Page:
Written in 1856 and published in 1857, "Lorena" sets Rev. Henry D. L. Webster's heartbreaking, true text to the music of Joseph P. Webster (no relation). The song became an important song for both Union and Confederate soldiers who missed their loved ones while at war.
Please see the entry for "Henry D. L. Webster" for further details about the text: Henry D. L. Webster
The years creep slowly by, Lorena,
The snow is on the grass again.
The sun's low down the sky, Lorena,
The frost gleams where the flow'rs have been.
But the heart throbs on as warmly now,
As when the summer days were nigh.
Oh, the sun can never dip so low
A-down affection's cloudless sky.
A hundred months have passed, Lorena,
Since last I held that hand in mine,
And felt the pulse beat fast, Lorena,
Though mine beat faster far than thine.
A hundred months, 'twas flowery May,
When up the hilly slope we climbed,
To watch the dying of the day,
And hear the distant church bells chime.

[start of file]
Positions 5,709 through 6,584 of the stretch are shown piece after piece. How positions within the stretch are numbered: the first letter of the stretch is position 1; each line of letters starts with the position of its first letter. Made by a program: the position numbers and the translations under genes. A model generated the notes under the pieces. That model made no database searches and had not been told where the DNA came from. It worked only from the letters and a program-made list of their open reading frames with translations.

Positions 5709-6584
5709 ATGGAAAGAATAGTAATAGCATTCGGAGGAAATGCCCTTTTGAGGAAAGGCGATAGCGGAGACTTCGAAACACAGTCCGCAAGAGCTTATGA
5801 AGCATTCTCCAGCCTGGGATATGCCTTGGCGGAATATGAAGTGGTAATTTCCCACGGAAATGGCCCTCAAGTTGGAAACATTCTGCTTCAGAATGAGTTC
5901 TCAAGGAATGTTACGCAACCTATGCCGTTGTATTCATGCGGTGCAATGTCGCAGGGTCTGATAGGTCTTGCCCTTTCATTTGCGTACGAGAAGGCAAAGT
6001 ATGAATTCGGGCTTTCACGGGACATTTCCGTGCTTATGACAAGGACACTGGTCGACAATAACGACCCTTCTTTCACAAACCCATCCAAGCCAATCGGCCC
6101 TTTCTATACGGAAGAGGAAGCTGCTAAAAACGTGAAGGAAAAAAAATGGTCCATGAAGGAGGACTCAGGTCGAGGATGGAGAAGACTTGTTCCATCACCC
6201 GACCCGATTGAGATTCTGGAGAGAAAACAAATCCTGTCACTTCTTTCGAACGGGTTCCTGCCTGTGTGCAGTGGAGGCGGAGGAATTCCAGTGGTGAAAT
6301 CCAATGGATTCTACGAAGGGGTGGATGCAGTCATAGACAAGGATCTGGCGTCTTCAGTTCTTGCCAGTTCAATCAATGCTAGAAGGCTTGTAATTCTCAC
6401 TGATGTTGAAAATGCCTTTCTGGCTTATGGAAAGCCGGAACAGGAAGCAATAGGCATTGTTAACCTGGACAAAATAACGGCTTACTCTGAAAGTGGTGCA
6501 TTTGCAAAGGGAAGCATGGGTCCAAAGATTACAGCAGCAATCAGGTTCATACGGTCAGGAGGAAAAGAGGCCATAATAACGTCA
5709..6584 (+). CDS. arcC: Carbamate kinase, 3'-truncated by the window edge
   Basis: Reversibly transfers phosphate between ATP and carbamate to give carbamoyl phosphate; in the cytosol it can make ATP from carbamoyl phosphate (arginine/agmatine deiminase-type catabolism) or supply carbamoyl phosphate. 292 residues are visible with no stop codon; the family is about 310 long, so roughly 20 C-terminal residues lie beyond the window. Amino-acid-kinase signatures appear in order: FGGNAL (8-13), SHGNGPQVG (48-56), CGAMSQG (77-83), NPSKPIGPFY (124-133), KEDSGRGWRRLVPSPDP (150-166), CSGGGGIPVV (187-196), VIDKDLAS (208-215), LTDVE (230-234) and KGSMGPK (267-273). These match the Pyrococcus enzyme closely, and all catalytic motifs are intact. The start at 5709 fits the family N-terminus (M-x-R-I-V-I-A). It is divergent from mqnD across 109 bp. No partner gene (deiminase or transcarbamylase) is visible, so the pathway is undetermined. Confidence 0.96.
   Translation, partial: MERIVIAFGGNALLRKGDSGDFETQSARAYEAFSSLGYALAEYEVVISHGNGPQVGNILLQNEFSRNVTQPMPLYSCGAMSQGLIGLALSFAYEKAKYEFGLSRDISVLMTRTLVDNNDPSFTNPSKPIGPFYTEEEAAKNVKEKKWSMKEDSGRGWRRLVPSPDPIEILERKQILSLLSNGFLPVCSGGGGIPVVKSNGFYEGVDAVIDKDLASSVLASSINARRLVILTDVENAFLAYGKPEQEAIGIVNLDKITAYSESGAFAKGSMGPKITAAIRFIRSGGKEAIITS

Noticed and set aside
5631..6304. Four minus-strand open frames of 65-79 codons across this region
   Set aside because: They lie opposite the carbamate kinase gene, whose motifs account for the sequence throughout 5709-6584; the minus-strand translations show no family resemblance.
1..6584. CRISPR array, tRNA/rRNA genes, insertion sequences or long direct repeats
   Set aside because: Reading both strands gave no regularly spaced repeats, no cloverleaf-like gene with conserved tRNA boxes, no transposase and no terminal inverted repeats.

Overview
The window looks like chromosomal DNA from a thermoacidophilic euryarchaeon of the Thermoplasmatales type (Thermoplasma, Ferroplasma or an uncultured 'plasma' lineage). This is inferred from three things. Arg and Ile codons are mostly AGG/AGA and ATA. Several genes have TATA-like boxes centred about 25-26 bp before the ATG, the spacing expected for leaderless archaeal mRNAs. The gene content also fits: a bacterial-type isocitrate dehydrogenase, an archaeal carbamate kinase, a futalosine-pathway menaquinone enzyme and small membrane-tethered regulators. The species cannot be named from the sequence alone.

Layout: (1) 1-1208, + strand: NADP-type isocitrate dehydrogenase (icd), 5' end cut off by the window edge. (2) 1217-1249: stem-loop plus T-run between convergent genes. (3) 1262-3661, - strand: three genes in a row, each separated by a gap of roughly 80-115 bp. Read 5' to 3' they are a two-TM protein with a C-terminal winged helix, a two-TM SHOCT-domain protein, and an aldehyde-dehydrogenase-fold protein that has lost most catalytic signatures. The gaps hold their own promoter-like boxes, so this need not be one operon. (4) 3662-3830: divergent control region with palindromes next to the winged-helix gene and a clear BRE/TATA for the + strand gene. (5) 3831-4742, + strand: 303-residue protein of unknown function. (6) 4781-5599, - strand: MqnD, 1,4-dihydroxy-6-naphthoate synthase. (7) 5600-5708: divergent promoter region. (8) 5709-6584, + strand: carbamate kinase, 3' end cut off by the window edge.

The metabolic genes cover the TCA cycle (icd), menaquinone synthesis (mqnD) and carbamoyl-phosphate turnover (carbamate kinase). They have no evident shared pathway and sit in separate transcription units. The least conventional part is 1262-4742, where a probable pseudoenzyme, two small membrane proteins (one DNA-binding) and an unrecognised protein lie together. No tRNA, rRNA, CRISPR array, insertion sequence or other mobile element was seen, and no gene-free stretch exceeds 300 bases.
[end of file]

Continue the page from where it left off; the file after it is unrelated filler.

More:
We loved each other then, Lorena,
More than we ever dared to tell;
And what we might have been, Lorena,
Had but our lovings prospered well --
But then, 'tis past, the years are gone,
I'll not call up their shadowy forms;
I'll say to them, "Lost years, sleep on!
Sleep on! nor heed life's pelting storms."
The story of that past, Lorena,
Alas! I care not to repeat,
The hopes that could not last, Lorena,
They lived, but only lived to cheat.
I would not cause e'en one regret
To rankle in your bosom now;
For "if we try we may forget,"
Were words of thine long years ago.
Yes, these were words of thine, Lorena,
They burn within my memory yet;
They touched some tender chords, Lorena,
Which thrill and tremble with regret.
'Twas not thy woman's heart that spoke;
Thy heart was always true to me:
A duty, stern and pressing, broke
The tie which linked my soul with thee.
It matters little now, Lorena,
The past is in the eternal past;
Our heads will soon lie low, Lorena,
Life's tide is ebbing out so fast.
There is a Future! O, thank God!
Of life this is so small a part!
'Tis dust to dust beneath the sod;
But there, up there, 'tis heart to heart.